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Old 23-04-2013, 07:55   #1
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A Cautionary Tale

I havenít made many mistakes in two years of the major remodeling of my boat, and those I have made I have been able to rectify, either myself or with the help of suppliers. I havenít succeeded with the water heater for my bath tub though.
The Down East 45 has a bath tub built into the aft bathroom, (I installed a modern one, for the whole story see: http://www.schooner-britannia.com/hot_tub.html ). But there is not enough water in the 11 gallon calorifier to fill the tub. So a separate heater was needed.
The 1.5kw heater the new bath makers supplied was from Hydroquip, in Corona, California. It broke down after only six months of intermittent use, (we do not live aboard), and the manufacturers only very reluctantly repaired it under their supposed two year warranty.
Three months later it failed again, and this time I got to the CEO. It turns out their dealer specified the wrong type of unit, but they assured me they consulted with Hydroquip about my particular application and the way it was used.
After a long and rancorous correspondence, (which I will happily e-mail to anyone contemplating dealing with Hydroquip ), they flatly refused to honor their warranty. The CEO had the nerve to try to sell me another heater, but with no mention of a discount for a dissatisfied customer. I wouldnít touch Hydroquip again with a barge pole.
I am now looking into the possibility of a tankless gas heater, running off the propane tanks. Iím thinking of a Marey L10. They say it will fill the tub in about ten minutes, and also serve as an instantaneous supply to all the other outlets on the boat when at sea.
If anyone has experience of an application like this I would love to hear from you.
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Old 23-04-2013, 20:16   #2
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Re: A cautionary tale

Tankless heaters could be very dangerous on boats unless you're careful not to use it under sail or while heeling. Depending upon the design, pilot lights or burner flames might ignite something. IIRC several well-publicized deaths have also resulted from heaters using up all the available oxygen in closed cabins. You feel warm and happy while you nod off to sleep in the tub... We use a sunshower.
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Old 23-04-2013, 21:17   #3
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I have a tankless propane at home and it is great but would worry me on a boat...would be a real challenge to install w both proper ventilation and protection from the elements. They do make electric versions which would address these concerns, but I expect they draw a lot of juice. Probably worth investigating though.
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Old 23-04-2013, 22:18   #4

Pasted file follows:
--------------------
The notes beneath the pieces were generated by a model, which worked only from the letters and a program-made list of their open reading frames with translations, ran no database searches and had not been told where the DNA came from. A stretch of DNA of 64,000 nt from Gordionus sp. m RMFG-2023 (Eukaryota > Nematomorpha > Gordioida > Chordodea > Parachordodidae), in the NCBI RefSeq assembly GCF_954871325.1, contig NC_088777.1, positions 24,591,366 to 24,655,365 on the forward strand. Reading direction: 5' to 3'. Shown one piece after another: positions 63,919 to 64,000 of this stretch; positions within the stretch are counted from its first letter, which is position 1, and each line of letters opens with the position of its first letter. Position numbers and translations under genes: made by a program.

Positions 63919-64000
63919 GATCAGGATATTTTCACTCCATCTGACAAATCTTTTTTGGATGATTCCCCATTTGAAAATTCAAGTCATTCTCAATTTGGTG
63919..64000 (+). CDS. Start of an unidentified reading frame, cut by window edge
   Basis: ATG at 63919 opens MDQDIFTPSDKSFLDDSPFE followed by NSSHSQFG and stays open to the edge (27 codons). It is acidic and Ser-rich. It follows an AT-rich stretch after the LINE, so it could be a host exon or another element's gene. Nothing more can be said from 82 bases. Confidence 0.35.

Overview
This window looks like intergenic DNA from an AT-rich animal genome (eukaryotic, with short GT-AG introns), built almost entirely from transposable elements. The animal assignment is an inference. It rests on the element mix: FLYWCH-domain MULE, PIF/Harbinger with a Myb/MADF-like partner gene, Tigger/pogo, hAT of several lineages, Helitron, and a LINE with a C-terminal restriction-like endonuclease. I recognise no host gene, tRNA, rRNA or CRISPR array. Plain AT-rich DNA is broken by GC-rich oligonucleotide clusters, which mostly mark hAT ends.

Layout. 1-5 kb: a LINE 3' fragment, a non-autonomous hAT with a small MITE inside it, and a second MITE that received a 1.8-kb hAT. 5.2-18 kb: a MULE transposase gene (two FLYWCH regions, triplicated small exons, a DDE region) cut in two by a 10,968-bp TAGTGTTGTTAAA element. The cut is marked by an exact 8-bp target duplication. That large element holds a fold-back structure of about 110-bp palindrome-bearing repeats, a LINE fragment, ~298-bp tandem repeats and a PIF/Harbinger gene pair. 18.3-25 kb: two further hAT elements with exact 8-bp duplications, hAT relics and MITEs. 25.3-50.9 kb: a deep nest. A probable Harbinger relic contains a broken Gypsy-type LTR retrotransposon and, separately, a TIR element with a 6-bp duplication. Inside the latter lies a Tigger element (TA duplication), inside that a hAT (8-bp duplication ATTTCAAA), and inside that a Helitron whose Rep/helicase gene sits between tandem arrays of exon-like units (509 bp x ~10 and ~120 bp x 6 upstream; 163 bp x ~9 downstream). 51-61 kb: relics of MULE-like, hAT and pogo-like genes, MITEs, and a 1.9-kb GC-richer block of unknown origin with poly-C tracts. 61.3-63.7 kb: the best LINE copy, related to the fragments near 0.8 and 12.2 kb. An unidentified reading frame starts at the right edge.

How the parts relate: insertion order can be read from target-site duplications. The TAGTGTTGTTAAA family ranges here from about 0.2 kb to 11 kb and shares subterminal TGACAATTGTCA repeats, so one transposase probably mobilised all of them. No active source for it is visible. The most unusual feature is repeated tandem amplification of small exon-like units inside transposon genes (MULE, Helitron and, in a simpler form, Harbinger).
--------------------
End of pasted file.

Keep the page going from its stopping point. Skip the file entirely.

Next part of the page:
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I'm a plumber not a world cruiser and would not consider a tankless heater for this application on a dare. An electric tankless would be bad too due to the amperage loads. 20 amps of 208 VAC is used for 1/2 GPM electric tankless units and they are useless IMO.

If you have room for a bathtub you should have room for a proper 30 gallon electric tank style water heater too. That should be more than adequate for your tub and the rest of your boat too.
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Old 23-04-2013, 23:14   #5
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Re: A cautionary tale

Seawind catamarans have been using propane/gas water heaters successfully for many years.

Track down a Seawind and have a look at their system. CF poster Factor is a Seawind dealer in Australia could give you some info if you PM him.

Cruisers & Sailing Forums - View Profile: Factor
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Old 24-04-2013, 01:55   #6
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Re: A cautionary tale

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Originally Posted by downunder View Post
Seawind catamarans have been using propane/gas water heaters successfully for many years.
Catalacs have also three decades of gas water heater use. The difference is that catamarans are not reknown for heeling!

Use of these heaters in a boat that is heeling will be dangerous. Obviously you can make a rue that they can only be used when alongside or at anchor, but sooner or later someone will ignore that rule.

An alternative approach is use of an eberspacher water heater plumbed into a decent sized calorifier. I have this, and can use it for hot water and heating or just for hot water, or I can use the 240v immersion in the calorifier, either through mains, or by use of my generator.
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Old 24-04-2013, 03:32   #7
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Re: A Cautionary Tale

We've had a LPG fired flash water heater on board for years. Only used for our shower, so heeling has never been a concern, but I can't see just why heeling would be an issue anyway.

Ours is vented vertically through the deck, plus we have a small fan that blows air from the saloon into the head compartment whenever the heater is going. This completely eliminates the possibility of oxygen depletion which is unlikely in a typical shower compartment which is vented for air circulation.

Note that we only light it when we are showering, other times the gas is shut off... no pilot light going.

We're happy with the system and don't worry about all the imaginary or just unlikely hazards often associated with these units.

Cheers,

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Old 24-04-2013, 04:24   #8
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Quote:
Originally Posted by psk125 View Post
Tankless heaters could be very dangerous on boats unless you're careful not to use it under sail or while heeling. Depending upon the design, pilot lights or burner flames might ignite something. IIRC several well-publicized deaths have also resulted from heaters using up all the available oxygen in closed cabins. You feel warm and happy while you nod off to sleep in the tub... We use a sunshower.